In investment, there is often a discussion of risk. Investors are told to assess their own risk tolerance, funds and derivatives often advertise their own expected risk, and brokers ask for your risk tolerance both when opening accounts and for their screening/recommendation engines.
Confusingly, it seems that in these situations risk is measured using very ambiguous language: People speak of "high risk" or "low risk" or even "moderate risk". It seems that I am also expected to quantify my own risk in these terms, yet it's unclear what these terms even mean.
Presumably "high risk" means "you could lose all your money". But that isn't very helpful without a likelihood of the loss happening - for instance, the US Government could declare bankruptcy and I could lose all the money I put in treasury bills, but obviously few would call t-bills a high risk investment.
It appears that some sort of calculation is done (involving at least a histogram of loss magnitude vs. likelihood), and then the results are mapped onto these subjective categories like "high", "moderate" and "low". The calculation part seems straightforward - there is plentiful literature available on it so I am not asking about that. What I'd like to know is, how does the mapping to these subjective terms happen?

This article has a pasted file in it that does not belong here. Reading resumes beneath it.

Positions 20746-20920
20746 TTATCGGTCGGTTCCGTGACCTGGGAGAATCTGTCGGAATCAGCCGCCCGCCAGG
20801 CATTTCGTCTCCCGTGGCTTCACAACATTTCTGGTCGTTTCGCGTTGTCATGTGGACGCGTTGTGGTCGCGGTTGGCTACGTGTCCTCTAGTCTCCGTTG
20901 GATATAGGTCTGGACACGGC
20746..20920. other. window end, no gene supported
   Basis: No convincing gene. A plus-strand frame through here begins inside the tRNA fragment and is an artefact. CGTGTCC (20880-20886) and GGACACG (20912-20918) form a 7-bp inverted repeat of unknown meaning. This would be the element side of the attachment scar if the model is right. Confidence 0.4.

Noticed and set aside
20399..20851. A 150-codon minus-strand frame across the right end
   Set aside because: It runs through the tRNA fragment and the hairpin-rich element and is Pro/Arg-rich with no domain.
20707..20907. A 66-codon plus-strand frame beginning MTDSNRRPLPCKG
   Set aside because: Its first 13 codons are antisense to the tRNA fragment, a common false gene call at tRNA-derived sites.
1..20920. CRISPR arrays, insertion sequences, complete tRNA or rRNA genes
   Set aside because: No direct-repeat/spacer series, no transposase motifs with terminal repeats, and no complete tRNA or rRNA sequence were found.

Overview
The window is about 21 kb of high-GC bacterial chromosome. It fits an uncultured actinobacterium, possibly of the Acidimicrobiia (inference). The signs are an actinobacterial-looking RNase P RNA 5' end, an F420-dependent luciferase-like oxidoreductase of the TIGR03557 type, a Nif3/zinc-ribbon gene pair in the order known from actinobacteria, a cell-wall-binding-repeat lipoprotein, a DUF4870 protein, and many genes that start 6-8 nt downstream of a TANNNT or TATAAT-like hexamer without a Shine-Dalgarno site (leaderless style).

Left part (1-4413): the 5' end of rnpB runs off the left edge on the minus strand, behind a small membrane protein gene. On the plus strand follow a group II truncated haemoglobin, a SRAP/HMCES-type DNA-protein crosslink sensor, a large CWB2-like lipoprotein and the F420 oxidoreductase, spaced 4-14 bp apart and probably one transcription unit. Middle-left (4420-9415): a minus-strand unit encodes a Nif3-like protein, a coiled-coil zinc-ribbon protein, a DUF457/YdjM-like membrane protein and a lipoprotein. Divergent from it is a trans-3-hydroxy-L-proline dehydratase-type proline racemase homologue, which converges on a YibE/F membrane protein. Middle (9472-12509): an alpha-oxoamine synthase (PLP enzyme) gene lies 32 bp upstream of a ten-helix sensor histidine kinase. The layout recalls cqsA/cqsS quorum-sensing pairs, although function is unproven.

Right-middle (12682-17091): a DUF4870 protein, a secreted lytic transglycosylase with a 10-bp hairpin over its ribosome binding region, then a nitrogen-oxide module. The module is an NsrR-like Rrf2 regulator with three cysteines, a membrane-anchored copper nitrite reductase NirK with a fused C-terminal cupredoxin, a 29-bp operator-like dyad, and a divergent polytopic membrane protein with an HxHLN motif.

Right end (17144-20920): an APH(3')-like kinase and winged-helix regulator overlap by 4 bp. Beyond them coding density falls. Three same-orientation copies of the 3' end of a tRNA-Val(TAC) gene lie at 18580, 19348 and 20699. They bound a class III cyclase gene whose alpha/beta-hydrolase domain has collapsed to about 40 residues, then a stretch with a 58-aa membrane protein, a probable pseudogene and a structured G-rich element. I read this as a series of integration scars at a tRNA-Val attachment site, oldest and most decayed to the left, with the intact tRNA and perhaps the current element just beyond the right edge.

Specifically, what does my broker mean when they say an asset or investment strategy is high risk? What does my ETF mean when they claim in the prospectus to be low risk? How am I supposed to answer a question like "rate your risk tolerance from low to high"?
Addendum on 3/29/2016: Perhaps my confusion stems from the fact that my willingness to take on risk is naturally dependent on expected gain. I know this relationship can be formalized, eg. with the Sharpe ratio. However, this does make the question of risk tolerance more confusing - I will refuse (as any rational person) even very tiny risk for poor Sharpe, and I would strongly consider even very large risk if Sharpe is good. Of course, past Sharpe does not guarantee future Sharpe... So what is the assumed Sharpe ratio for these sorts of questions about risk tolerance?